One of the forgotten heroes of vaudeville stars in two relatively rare movies screening at the Museum of Modern Art on Saturday, February 18. Both titles try to solve the same problem: how to adapt a hit Broadway play to film. The first showcases Eddie Cantor in what was for 1923 a cutting-edge sound process. The second, a feature-length version of Kid Boots, shows exactly what a big-budget, mainstream comedy film looked like, circa 1926.
Born in 1892, Eddie Cantor, nee Israel Iskowitz, grew up on the Lower East Side. At one point a singing waiter on Coney Island (backed for a time by Jimmy Durante on piano), Cantor worked his way up to vaudeville by 1907. Within a few years he developed a blackface character, and blackface routines would become a staple of his act. But Cantor was predominantly an ethnic comedian who geared his jokes towards New York audiences.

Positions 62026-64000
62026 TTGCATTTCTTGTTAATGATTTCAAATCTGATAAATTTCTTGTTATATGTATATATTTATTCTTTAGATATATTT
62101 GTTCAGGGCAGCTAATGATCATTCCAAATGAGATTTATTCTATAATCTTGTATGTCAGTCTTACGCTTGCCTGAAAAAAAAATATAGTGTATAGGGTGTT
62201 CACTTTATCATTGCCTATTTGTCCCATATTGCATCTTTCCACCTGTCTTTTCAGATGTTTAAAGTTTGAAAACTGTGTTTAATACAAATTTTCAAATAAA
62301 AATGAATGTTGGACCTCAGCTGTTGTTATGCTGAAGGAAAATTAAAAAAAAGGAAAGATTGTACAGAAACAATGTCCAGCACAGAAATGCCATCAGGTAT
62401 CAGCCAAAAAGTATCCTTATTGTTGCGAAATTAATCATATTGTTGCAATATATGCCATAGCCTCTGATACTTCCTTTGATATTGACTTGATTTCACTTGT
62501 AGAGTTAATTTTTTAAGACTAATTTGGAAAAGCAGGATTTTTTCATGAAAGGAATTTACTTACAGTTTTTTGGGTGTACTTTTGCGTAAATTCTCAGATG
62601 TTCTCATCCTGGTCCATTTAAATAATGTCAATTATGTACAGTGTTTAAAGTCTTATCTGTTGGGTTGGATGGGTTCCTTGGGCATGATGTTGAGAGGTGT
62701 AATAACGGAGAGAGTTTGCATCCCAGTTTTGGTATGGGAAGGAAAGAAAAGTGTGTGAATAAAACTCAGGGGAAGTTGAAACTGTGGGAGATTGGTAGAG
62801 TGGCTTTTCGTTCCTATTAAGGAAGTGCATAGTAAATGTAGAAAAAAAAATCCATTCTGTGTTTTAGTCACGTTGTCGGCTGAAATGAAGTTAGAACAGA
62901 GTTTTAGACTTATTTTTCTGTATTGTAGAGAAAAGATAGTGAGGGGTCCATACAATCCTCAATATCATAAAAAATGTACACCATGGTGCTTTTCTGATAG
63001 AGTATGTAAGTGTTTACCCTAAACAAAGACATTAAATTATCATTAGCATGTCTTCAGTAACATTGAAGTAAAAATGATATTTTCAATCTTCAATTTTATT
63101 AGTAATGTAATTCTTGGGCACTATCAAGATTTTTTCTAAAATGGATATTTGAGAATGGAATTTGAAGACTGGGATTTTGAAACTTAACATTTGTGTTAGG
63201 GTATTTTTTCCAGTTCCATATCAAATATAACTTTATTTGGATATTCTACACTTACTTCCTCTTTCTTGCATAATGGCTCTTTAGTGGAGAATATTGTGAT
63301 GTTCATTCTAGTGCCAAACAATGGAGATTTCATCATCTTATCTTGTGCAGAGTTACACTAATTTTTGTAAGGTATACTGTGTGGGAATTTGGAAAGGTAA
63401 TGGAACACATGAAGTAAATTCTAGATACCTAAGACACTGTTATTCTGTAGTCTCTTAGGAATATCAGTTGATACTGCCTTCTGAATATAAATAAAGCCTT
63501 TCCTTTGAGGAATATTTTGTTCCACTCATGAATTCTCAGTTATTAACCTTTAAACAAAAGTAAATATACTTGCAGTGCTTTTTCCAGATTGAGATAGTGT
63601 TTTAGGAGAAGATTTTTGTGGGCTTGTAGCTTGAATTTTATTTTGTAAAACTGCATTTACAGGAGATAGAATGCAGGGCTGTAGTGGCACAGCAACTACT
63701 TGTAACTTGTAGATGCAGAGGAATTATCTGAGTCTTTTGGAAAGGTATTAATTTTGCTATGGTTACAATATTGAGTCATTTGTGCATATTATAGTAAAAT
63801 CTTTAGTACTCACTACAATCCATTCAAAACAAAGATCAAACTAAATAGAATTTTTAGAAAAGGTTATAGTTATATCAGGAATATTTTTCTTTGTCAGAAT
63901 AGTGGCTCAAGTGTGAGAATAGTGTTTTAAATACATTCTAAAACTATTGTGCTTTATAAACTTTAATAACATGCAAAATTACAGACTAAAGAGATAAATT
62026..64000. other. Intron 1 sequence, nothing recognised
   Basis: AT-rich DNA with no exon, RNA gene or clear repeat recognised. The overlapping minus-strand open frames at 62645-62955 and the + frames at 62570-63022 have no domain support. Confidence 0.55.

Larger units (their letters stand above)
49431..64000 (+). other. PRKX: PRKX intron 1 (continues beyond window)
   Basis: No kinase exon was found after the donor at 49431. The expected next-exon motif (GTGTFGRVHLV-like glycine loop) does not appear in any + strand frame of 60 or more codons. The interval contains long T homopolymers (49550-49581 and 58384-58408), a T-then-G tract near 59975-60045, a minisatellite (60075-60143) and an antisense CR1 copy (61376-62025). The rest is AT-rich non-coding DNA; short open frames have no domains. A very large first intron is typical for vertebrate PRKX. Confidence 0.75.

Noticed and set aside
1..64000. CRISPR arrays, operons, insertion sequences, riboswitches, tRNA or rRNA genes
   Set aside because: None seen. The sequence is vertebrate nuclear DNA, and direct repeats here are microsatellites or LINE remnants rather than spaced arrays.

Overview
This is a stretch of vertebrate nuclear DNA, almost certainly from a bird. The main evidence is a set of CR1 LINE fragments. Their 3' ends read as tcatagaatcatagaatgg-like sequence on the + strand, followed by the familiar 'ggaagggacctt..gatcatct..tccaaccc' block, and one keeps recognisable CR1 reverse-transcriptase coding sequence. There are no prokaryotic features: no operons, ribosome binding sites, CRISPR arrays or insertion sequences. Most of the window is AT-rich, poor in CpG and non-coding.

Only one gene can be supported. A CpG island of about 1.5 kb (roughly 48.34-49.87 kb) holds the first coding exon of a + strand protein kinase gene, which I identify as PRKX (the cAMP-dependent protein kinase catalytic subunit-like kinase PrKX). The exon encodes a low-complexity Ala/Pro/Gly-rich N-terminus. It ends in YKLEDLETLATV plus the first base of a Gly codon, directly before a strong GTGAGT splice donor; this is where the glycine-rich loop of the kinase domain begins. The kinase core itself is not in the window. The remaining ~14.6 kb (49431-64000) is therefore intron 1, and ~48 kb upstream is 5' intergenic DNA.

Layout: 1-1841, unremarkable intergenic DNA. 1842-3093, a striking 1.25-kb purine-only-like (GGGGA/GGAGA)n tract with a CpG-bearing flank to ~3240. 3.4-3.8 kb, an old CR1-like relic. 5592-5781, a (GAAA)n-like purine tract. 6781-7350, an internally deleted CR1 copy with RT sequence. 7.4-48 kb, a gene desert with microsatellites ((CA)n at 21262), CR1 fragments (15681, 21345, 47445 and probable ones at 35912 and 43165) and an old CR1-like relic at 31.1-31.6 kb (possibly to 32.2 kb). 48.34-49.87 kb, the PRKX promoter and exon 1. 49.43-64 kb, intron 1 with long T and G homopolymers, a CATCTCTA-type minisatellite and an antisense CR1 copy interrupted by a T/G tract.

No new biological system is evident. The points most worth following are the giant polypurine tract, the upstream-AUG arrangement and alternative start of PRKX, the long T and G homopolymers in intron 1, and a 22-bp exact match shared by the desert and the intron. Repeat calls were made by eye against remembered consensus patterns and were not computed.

Cantor progressed from vaudeville to Florenz Ziegfeld’s Midnight Frolic, and then to the actual Ziegfeld Follies, where he co-starred with Bert Williams, W.C. Fields, Will Rogers, and many others. His first Broadway vehicle was Kid Boots in 1923. After the success of Whoopee! in 1928, he starred in a string of film comedies, including Palmy Days, The Kid from Spain, and Roman Scandals. He also introduced such landmark pop songs as “Makin’ Whoopee,” “If You Knew Susie,” and “There’s Nothing Too Good for My Baby.” With hit records, a top-rated radio show, and several best-selling books, Cantor was one of the most recognizable celebrities of the Depression era, so well known that he was a fixture in cartoon parodies.